And that’s what really pissed me off about the “Oh, it’s only 5p!” remark.  Yes, it is only 5p, but it is 5p multiplied by however many carrier bags that is being taken out of the grocery budgets of the poorest in society.  Of course the wealthy middle-classes can afford 5p, and as far as purchasing a moment of self-righteous smugness goes, this is pretty cheap.  But this tax (for it is effectively that) is not the only one in existence and every incremental increase in the cost of living has made western Europe seriously bloody expensive to live in.  So yes, it might be “only 5p”, but when you’re shit poor and you’ve been hit with another two or three dozen charges of “only” some nominal amount, it might not seem so negligible.  It might also grate a little that those who lobbied for it are sitting in a quarter-of-a-million quid house.

And that was my point about the Soviet Union: the privileged imposing artificial material restrictions on society which hit those at the bottom hardest, all the while saying it is for their own good.

In summary, I’m not necessarily saying the ban on carrier bags is a bad thing.  I just take objection to people making the assumption that plastic use is in itself bad, alternatives better, and the ban good as if it these were self-evident truths; and the lifestyle preferences of the wealthy middle-classes being imposed on everyone else with nothing but condescending dismissal of the costs and inconvenience to those not so fortunate.

Share

Chesterton’s Fence and Carrier Bags

As with seemingly a good portion of my newly-acquired knowledge, I first heard about Chesterton’s Fence over at Tim Worstall’s blog.  Chesterton’s Fence is the principle that reforms should not be made until the reasoning behind the existing state of affairs is understood:

[L]et us say, for the sake of simplicity, a fence or gate erected across a road. The more modern type of reformer goes gaily up to it and says, “I don’t see the use of this; let us clear it away.” To which the more intelligent type of reformer will do well to answer: “If you don’t see the use of it, I certainly won’t let you clear it away. Go away and think. Then, when you can come back and tell me that you do see the use of it, I may allow you to destroy it.

I’d actually forgotten about this until it was mentioned again more recently in the comments at Tim Worstall’s, and it reminded me of something I saw in Avignon the weekend before last, which in turn reminded me of something I had been thinking for a while.

While in Avignon, I was walking down a busy shopping street when I saw a young lady carrying a large paper bag full of groceries in her arms.  As I walked past her, the bottom of the bag fell out and the groceries went everywhere.  I commented to my companion that there are very good reasons why plastic carrier bags were invented and became extremely popular, and that I’d often thought these reasons were not properly considered when France banned them at the beginning of July (my local supermarket stopped providing them sometime last year, and they don’t even give you the option of buying them like you can in British supermarkets).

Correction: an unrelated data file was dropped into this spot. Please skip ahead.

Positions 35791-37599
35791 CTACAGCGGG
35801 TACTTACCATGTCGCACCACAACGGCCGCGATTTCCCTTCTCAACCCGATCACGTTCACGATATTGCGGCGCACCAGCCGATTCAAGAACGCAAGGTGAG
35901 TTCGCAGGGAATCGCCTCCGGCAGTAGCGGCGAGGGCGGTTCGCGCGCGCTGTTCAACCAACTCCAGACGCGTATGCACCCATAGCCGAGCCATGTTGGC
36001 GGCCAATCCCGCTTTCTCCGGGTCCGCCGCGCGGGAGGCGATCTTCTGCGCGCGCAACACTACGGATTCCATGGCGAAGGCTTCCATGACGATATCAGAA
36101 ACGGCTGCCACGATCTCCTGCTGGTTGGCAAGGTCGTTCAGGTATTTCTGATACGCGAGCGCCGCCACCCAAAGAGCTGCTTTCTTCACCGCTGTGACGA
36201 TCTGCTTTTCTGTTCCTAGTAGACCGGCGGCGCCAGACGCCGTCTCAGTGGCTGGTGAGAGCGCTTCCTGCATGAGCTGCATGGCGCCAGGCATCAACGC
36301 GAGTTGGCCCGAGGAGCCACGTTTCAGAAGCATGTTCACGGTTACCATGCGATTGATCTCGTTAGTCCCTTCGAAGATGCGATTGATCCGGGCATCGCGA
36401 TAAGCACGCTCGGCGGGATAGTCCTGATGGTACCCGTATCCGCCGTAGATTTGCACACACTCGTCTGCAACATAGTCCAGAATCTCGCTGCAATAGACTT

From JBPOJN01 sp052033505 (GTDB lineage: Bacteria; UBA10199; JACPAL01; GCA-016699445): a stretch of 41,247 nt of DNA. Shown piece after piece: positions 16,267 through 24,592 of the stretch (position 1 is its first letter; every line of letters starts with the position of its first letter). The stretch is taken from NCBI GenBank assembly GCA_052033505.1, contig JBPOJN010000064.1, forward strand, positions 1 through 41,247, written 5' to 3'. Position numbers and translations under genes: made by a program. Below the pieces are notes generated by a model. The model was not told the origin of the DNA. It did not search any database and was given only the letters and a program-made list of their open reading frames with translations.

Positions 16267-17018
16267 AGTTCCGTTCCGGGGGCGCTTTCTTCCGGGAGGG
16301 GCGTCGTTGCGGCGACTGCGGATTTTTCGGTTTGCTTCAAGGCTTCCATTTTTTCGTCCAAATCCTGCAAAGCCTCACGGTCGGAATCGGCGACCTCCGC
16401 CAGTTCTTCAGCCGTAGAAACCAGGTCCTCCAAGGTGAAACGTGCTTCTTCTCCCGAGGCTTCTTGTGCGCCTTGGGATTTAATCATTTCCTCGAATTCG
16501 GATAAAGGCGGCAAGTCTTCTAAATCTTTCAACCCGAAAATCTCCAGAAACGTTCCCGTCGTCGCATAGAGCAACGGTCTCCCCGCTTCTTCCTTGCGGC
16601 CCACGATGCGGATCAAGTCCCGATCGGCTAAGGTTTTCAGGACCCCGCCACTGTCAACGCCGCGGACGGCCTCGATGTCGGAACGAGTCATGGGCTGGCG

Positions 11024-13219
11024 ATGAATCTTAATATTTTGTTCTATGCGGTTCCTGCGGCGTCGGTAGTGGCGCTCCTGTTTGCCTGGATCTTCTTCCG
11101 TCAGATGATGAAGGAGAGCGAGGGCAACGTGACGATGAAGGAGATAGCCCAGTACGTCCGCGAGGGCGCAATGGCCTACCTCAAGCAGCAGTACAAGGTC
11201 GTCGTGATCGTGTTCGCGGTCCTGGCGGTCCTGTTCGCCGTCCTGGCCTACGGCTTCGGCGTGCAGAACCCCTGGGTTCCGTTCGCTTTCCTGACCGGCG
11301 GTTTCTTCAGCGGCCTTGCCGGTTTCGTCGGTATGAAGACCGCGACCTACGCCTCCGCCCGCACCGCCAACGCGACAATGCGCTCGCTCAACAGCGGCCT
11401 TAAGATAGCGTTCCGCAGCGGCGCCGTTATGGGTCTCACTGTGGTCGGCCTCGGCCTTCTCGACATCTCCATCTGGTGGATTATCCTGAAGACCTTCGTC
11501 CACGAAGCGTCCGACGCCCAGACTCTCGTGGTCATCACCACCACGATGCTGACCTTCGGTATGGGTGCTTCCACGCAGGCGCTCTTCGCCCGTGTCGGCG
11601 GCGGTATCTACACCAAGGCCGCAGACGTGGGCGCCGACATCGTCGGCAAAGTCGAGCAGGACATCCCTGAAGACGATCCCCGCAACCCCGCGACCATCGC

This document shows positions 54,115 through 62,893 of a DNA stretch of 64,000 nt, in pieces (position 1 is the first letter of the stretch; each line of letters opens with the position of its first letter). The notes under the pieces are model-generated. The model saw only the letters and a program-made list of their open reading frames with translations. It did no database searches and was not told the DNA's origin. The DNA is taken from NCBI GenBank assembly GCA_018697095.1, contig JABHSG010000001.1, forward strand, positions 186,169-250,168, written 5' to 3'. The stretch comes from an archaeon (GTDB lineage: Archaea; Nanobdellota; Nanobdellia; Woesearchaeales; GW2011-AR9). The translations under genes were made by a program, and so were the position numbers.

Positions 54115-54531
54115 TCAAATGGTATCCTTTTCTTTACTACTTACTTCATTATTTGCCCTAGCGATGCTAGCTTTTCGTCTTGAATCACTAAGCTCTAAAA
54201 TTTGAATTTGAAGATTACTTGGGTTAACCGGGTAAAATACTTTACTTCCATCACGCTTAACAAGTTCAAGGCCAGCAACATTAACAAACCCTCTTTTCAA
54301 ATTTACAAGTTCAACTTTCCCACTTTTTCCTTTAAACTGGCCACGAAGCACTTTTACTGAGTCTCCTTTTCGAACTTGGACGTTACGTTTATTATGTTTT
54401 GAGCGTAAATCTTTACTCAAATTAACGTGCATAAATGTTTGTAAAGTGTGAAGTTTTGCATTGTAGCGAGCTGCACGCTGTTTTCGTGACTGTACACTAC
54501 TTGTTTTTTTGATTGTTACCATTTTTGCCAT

The American practice of using paper bags doesn’t really work in any place where you have to walk any distance with groceries, let alone use public transport.  The American-style paper bags are designed to be packed by a former convict and wheeled to your car in a trolley, not carted down the street by hand.  They don’t even have handles for a start, and the young lady who I saw in Avignon was carrying hers in her arms as if it were a child.

I think the behaviour that governments and the lobbyists want the citizens to adopt is one whereby they turn up to the supermarket with one or more robust, reusable grocery bags but this only really works when the shopping trip is planned.  What somebody is supposed to do if they pop into the supermarket to buy more than two items on the way home is anyone’s guess, unless they fancy forking out a fiver for one of those robust, reusable grocery bags.  I expect what we’ll find is people taking up the habit of carrying around a small, compact bag in case they need to do some unscheduled grocery shopping at some point in the day.  During the good old days of the Soviet Union, the happy citizens would routinely carry around a string bag called an avoska, which roughly translates as “perhaps bag”, on the off-chance they would stumble across a store selling something worth buying and would be able to carry it home (before swapping it with a neighbour or friend in return for something they might actually want).

For some people, particularly middle-class environmentalists, forcing the masses to adopt practices common in the Soviet Union is probably seen as progress.

Share